Aliases:This biomarker is also known as:
- ubiquitin B,
- polyubiquitin B,
Ubiquitin, one of the most highly conserved proteins, is coded for by a family of genes whose translation products give rise to several different proteins. There are four genes that code for ubiquitin: UBB, UBC, RPS27A, and UBA52. Ubiquitin is synthesized as a precursor protein consisting of either polyubiquitin chains or a single ubiquitin moiety fused to an unrelated protein. This gene consists of three direct repeats of the ubiquitin coding sequence with no spacer sequence. Consequently, the protein is expressed as a polyubiquitin precursor with a final amino acid after the last repeat. Polyubiquitin chains, when attached to a target protein, have different functions depending on the Lys residue of the ubiquitin that is linked: Lys-6-linked may be involved in DNA repair; Lys-11-linked is involved in ERAD (endoplasmic reticulum-associated degradation) and in cell-cycle regulation; Lys-29-linked is involved in lysosomal degradation; Lys-33-linked is involved in kinase modification; Lys-48-linked is involved in protein degradation via the proteasome; Lys-63-linked is involved in endocytosis, DNA-damage responses as well as in signaling processes leading to activation of the transcription factor NF-kappa-B. Linear polymer chains formed via attachment by the initiator Met lead to cell signaling. Ubiquitin is usually conjugated to Lys residues of target proteins, however, in rare cases, conjugation to Cys or Ser residues has been observed. When polyubiquitin is free (unanchored-polyubiquitin), it also has distinct roles, such as in activation of protein kinases, and in signaling.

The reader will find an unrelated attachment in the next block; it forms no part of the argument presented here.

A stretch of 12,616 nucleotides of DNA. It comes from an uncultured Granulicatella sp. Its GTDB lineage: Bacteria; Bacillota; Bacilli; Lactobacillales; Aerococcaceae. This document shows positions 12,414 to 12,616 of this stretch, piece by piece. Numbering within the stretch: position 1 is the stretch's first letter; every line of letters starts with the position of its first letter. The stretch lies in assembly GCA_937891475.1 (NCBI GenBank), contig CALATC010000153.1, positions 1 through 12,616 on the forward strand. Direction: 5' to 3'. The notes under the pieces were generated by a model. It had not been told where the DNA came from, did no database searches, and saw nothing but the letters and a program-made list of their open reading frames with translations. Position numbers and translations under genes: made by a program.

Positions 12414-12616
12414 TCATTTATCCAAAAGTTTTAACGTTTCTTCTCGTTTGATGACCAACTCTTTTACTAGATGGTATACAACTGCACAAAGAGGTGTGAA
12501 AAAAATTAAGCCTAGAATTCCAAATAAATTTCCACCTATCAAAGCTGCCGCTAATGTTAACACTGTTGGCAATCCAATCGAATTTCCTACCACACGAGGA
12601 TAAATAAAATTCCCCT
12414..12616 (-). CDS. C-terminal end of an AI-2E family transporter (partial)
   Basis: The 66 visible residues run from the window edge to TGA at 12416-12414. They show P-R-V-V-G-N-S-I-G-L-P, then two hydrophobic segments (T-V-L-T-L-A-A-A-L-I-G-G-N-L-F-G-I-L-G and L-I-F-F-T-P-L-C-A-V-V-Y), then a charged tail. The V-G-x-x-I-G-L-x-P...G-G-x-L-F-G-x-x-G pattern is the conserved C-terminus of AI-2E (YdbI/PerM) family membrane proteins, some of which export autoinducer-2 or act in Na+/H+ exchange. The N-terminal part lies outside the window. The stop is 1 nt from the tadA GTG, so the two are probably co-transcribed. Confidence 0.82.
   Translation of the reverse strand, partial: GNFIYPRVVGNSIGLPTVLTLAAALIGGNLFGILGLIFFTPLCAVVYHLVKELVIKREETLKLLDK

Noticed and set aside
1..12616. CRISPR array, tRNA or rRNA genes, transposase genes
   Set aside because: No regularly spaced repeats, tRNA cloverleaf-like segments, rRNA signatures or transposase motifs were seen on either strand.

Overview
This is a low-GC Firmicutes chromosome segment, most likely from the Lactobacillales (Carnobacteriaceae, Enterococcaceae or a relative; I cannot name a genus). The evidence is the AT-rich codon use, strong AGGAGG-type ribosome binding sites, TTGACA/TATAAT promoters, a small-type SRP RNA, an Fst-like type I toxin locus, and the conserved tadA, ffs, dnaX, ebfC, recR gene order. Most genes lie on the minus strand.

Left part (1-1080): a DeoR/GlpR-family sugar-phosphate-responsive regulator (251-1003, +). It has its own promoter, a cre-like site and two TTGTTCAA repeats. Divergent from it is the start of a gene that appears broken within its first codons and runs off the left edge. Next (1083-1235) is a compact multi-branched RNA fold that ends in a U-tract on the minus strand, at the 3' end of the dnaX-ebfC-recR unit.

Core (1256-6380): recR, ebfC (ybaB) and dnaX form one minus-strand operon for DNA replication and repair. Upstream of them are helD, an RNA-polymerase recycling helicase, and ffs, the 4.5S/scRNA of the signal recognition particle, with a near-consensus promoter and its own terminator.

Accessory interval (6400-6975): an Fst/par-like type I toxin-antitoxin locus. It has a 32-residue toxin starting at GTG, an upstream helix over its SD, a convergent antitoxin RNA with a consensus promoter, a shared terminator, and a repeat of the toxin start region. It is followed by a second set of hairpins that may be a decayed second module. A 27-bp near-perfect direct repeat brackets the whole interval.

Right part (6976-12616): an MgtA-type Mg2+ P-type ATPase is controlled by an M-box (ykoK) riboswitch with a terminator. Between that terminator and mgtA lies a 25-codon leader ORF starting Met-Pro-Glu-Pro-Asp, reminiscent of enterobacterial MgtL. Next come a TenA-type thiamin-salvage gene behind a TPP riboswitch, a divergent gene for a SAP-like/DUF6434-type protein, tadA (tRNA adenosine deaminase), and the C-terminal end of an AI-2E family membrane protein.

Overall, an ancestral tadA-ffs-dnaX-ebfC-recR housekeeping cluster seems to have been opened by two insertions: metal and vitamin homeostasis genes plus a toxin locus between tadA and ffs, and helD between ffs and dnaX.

|QA State:||Under Review|
There are no datasets associated with this biomarker.